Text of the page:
Hop over to the NueVue website to learn more.

  • chumawumba

    Probably just a gimmick.

  • Vivek Raja

    Would buy but looks ugly

  • Jonathan

    That 1% are the strong and bad germs. Multiple it by months/years, they’ll get more and more. Yeah, no thanks.

    • Nate McKelvie


  • forsakename

    i like it

  • NUEVUE Products

    The antimicrobial additive eliminates up to 99.9% of nasty little microbes in 2 hours and 80% in 15 minutes, we have independent lab reports. Our additive is the same as used in hospitals and our antimicrobial partner is Biocote – check them out too!!!

    • Kille

      Can I get one for review?

    • luminasael

      …Yet in hospitals there is bacteria that can kill a sick person easily.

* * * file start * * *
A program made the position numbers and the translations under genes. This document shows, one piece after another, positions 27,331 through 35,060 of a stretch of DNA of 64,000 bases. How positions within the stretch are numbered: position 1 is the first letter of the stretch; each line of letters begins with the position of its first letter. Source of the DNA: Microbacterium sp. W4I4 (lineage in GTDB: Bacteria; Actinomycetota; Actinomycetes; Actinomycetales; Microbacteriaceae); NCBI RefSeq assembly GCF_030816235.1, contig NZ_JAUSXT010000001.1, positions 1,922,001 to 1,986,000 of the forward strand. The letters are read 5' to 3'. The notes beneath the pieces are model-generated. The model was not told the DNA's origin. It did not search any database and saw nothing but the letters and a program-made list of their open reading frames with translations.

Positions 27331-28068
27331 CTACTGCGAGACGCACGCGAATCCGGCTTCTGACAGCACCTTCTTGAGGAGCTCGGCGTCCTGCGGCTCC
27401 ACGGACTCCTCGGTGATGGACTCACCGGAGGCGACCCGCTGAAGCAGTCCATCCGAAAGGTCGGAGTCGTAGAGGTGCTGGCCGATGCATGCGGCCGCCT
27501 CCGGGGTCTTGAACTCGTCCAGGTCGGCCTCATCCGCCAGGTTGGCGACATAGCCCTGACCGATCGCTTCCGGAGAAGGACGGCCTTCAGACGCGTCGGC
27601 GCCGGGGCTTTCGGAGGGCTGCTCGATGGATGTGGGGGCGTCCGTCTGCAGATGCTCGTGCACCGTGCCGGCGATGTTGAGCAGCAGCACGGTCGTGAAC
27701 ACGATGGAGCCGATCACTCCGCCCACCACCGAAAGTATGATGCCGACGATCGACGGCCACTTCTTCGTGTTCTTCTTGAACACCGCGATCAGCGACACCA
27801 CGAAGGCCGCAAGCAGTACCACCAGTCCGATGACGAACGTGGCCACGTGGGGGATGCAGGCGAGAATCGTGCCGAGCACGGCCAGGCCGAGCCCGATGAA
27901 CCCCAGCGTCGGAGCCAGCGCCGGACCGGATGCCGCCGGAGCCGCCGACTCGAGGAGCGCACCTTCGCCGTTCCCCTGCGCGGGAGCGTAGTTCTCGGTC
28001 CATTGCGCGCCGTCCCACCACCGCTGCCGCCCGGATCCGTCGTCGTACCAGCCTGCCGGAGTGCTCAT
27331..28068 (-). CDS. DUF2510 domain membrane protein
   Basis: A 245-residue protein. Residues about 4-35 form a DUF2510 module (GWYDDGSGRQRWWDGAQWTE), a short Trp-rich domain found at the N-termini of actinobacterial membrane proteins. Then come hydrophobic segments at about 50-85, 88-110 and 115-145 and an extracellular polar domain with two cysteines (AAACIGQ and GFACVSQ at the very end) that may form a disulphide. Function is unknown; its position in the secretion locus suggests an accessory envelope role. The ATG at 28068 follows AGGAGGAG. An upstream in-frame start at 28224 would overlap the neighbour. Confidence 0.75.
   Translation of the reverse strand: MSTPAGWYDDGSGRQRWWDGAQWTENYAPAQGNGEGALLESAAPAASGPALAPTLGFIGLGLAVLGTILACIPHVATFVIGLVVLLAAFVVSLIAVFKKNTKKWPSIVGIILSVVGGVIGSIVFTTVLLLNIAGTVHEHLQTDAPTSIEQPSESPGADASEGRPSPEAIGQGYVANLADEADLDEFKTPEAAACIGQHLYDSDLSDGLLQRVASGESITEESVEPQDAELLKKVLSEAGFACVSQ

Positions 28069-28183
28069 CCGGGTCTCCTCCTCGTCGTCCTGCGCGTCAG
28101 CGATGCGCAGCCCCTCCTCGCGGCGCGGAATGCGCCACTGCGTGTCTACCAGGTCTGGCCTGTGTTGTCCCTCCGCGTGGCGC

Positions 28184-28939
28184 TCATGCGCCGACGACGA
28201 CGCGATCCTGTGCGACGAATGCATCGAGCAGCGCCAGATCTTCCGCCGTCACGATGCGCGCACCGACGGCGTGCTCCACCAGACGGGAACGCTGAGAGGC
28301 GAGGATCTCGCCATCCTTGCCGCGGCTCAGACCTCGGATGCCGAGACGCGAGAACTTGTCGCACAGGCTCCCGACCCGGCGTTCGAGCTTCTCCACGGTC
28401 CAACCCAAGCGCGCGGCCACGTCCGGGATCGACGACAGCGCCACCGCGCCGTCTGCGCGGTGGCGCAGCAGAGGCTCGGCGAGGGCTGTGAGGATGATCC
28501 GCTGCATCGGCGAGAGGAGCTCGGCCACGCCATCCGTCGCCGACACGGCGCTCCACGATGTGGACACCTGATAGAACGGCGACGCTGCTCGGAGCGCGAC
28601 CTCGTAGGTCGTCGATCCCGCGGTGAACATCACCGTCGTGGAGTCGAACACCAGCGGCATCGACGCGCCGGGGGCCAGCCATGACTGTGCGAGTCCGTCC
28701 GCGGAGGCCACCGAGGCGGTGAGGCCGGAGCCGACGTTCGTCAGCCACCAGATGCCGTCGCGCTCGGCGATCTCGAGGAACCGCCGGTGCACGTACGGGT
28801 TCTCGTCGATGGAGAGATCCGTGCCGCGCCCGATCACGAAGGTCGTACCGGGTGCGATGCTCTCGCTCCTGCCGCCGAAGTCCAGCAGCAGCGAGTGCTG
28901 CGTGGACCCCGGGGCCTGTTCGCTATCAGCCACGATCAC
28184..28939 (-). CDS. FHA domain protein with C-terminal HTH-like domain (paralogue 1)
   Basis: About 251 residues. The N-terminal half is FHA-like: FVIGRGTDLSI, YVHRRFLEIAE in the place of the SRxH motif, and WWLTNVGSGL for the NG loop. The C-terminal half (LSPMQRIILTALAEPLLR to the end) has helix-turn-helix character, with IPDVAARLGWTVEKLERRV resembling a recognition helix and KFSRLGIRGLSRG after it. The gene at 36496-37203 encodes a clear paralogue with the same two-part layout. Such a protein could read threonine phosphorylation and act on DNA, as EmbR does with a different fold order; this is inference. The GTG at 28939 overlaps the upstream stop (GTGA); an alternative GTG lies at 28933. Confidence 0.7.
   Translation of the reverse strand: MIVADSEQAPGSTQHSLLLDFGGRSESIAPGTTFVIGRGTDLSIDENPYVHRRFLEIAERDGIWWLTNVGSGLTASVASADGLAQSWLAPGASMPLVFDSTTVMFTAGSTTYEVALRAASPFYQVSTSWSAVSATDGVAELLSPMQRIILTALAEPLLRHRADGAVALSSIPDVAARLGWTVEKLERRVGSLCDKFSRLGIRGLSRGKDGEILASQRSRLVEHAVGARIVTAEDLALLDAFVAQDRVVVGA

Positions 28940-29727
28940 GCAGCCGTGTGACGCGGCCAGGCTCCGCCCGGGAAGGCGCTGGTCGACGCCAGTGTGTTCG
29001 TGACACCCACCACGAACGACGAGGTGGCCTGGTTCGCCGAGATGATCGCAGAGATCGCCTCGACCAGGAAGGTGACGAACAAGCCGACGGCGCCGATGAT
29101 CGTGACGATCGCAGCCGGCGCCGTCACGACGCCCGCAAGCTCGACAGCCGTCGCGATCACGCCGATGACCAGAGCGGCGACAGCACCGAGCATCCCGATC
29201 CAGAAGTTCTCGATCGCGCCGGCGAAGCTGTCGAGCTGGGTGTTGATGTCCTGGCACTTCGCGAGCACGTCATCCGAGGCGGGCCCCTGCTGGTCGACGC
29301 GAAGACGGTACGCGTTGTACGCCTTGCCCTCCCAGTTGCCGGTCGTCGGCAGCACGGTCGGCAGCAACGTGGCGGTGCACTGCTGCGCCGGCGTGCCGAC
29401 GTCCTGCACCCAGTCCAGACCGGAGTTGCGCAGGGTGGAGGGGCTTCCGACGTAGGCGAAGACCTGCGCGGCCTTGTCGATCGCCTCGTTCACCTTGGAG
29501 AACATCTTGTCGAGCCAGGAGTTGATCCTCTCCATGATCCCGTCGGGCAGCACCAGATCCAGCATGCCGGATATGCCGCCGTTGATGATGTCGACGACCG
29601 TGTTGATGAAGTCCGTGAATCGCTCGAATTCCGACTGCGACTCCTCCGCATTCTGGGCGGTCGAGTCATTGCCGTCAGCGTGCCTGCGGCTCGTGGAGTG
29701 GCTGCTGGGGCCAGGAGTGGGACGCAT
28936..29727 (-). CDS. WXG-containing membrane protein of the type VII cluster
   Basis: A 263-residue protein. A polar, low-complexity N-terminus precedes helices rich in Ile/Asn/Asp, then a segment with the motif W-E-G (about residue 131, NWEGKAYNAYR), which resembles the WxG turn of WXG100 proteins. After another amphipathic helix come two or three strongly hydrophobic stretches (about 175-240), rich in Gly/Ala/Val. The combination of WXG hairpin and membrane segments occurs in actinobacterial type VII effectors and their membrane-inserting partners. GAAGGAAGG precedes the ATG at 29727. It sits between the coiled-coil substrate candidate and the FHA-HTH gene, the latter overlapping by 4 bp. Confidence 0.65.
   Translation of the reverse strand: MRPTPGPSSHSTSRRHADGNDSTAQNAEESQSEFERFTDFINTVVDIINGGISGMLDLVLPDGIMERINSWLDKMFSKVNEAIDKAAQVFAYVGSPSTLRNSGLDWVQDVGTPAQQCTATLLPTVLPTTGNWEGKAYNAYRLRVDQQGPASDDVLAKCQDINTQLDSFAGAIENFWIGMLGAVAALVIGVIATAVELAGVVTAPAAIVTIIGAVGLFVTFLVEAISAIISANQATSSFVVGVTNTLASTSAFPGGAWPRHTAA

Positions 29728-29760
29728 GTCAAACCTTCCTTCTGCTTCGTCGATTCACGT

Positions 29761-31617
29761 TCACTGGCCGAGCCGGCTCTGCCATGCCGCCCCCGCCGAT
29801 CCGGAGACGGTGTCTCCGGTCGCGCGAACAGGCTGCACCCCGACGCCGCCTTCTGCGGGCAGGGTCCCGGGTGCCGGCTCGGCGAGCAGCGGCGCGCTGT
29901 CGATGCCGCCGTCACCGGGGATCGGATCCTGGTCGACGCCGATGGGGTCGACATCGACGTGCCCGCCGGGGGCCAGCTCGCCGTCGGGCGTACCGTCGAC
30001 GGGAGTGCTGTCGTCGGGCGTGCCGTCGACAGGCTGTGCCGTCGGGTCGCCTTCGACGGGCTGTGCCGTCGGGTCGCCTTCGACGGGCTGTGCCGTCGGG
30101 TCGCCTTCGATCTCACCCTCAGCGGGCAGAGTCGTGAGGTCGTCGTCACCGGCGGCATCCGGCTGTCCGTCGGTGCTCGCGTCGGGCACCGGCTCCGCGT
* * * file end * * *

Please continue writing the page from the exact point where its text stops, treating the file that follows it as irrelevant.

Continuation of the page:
I’d rather keep the equalibrum of 20% bacteria on my iPhone – your skin has natural blocking for that, and unlike a hospital… The bacteria isn’t always harmful.

      • Anthony Aaron Anderson

        I’m not an expert, but If there are 1 million bactirium on the screen and 250,000 of those are the nasty harmful type, if you kill 990,000 (99%) of the total volume, that only leaves 10,000 Bactria. So even if only the bad ones live, I would still rather only 10,000 bad bacteria vs. 250,000.

      • Falk M.

        Your body’s immune system gets weaker if it gets used to less attacks.
        Under conditions like these, it’s absolutely inadvisable to be that paranoid about catching bad bacteria as your body likely will deal just fine with it.